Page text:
It's the era of the deal. The online 'Daily Deals' market has exploded in New Zealand, and it seems there's a new deals website launching every other week. Grab One, Yazoom, Treat Me (by Trade Me), Cudo, GroupOn...
For businesses, these websites seem to promise massive exposure for your brand and products/services, - along with hundreds of new customers. But will running a Daily Deals promotion do more harm to your business than good?
Firstly, you have to discount your product massively. And then, on top of that, you need to pay a commission (somewhere in the region of 30-50%!) on every sale. The reports we are hearing back from our clients are that most promotions runs at a loss. Can your business afford a loss right now?
What's more, the revenue from the sales may not be paid to you straight away - it could be upwards of 4 weeks, even 8 weeks before you see the cash! And while the money doesn't arrive till later, customers can start redeeming their vouchers immediately.
You also need to consider if you have the resources and foundation to manage a sudden influx of customers - especially ones who don't bring cash with them through your door. The market is littered with businesses who have had to offer refunds, who have suffered alot of damage to their reputation and who have even had to close their doors - because they have been simply overwhelmed by the numbers, and so have had to turn people away or severely lower their service standard in order to cope.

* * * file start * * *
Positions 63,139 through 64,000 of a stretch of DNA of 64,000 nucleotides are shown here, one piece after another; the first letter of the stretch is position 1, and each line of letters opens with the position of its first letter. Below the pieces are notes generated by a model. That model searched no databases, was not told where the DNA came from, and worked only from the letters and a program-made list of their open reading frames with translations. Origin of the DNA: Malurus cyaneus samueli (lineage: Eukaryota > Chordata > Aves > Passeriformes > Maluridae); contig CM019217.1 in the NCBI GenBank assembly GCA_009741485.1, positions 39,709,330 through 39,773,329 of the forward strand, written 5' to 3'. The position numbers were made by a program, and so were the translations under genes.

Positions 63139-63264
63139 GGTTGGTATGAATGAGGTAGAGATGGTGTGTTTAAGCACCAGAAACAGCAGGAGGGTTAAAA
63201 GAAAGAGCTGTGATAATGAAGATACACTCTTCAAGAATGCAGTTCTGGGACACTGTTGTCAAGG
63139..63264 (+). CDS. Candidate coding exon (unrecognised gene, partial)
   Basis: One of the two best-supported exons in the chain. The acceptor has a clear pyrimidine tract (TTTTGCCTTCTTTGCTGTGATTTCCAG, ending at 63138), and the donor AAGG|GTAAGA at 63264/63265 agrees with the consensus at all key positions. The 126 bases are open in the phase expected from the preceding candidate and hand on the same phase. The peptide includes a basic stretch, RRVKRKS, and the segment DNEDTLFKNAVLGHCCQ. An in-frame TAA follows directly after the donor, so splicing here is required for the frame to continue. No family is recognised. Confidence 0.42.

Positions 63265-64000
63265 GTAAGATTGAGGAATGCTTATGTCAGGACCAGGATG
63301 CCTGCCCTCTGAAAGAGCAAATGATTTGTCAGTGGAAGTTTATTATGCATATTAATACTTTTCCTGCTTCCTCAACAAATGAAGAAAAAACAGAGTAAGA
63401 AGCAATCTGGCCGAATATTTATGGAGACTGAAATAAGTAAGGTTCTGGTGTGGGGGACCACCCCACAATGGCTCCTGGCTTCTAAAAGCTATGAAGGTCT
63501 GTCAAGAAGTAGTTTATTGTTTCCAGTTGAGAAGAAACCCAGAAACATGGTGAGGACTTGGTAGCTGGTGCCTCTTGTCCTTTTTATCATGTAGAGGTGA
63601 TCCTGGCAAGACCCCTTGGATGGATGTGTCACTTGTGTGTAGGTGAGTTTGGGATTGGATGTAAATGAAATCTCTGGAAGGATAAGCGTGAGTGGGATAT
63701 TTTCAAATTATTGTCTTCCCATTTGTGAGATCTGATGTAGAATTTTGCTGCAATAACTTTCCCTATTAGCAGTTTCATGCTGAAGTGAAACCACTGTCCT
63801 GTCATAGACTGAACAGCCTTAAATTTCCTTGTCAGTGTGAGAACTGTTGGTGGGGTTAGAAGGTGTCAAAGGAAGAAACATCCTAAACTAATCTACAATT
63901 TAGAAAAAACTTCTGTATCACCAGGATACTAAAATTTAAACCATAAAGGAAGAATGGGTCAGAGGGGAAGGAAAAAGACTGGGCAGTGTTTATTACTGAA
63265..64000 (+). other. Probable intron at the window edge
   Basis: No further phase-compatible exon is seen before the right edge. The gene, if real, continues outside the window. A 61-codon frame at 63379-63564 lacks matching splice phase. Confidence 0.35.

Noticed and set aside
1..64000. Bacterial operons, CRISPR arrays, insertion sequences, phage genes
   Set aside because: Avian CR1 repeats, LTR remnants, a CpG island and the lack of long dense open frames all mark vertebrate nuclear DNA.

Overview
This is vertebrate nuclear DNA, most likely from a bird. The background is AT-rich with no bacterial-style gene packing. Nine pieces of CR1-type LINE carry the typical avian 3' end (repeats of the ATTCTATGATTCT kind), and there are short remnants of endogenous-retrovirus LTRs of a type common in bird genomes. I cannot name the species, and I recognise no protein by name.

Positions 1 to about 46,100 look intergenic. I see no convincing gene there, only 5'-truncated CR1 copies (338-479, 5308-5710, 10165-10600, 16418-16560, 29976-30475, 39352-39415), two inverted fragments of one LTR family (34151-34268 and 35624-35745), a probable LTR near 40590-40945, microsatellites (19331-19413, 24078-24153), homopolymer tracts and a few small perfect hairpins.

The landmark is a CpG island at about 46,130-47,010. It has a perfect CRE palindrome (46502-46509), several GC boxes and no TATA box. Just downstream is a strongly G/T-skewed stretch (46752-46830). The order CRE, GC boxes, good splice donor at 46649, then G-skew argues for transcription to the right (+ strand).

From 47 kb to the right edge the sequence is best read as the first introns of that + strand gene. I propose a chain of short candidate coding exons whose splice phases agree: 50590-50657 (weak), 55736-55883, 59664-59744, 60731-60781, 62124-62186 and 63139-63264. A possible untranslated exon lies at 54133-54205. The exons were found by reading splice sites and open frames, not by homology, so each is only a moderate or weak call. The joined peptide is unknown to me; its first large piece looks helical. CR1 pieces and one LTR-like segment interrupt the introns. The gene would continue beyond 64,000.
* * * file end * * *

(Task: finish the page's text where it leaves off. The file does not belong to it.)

One of the touted benefits of a Daily Deal promotion is the amount of exposure your brand will get.
But you must ask yourself: is this the right sort of exposure we really want? If this is the first time many people will have heard of your business and what you offer, is a Daily Deals promotion putting forth the right impression of your brand and its value?
We also believe that the Daily Deals business model undermines industry-wide pricing.
How's this for a red flag - one of the first and most successfull New Zealand Daily Deals websites, 1Day, decided to fold its subsidiary deals website for experiences (1DayOut), because it believes - and told the media so at the time - that discount vouchers don't benefit businesses, and that the business model is flawed.
Let's say you have the ability to weather a loss, and the resources to handle a sudden influx of customers (satisfying every voucher purchased and keeping your standard of service high). Well, then perhaps a Daily Deal promotion could be worth considering. It can certainly be a way to gain new customers that will hopefully buy from you again (at a profit, this time).
But if gaining new customers is the only likely benefit to be drawn from these websites, it must be asked: do businesses make the most of the new asset? Unfortunately - though they capture it during the sale - most Daily Deals websites will not give you the customer data generated from your promotion. It is up to you, then, to ensure you have robust systems in place to capture customer information (such as email addresses) and then use it correctly for follow-up and future sales. Can you convert enough deals-buyers into repeat customers to cover the loss you made initially?
While hundreds of new customers may sound like easy profits on a silver platter, it pays to really do your sums. For many businesses, the numbers don't stack up.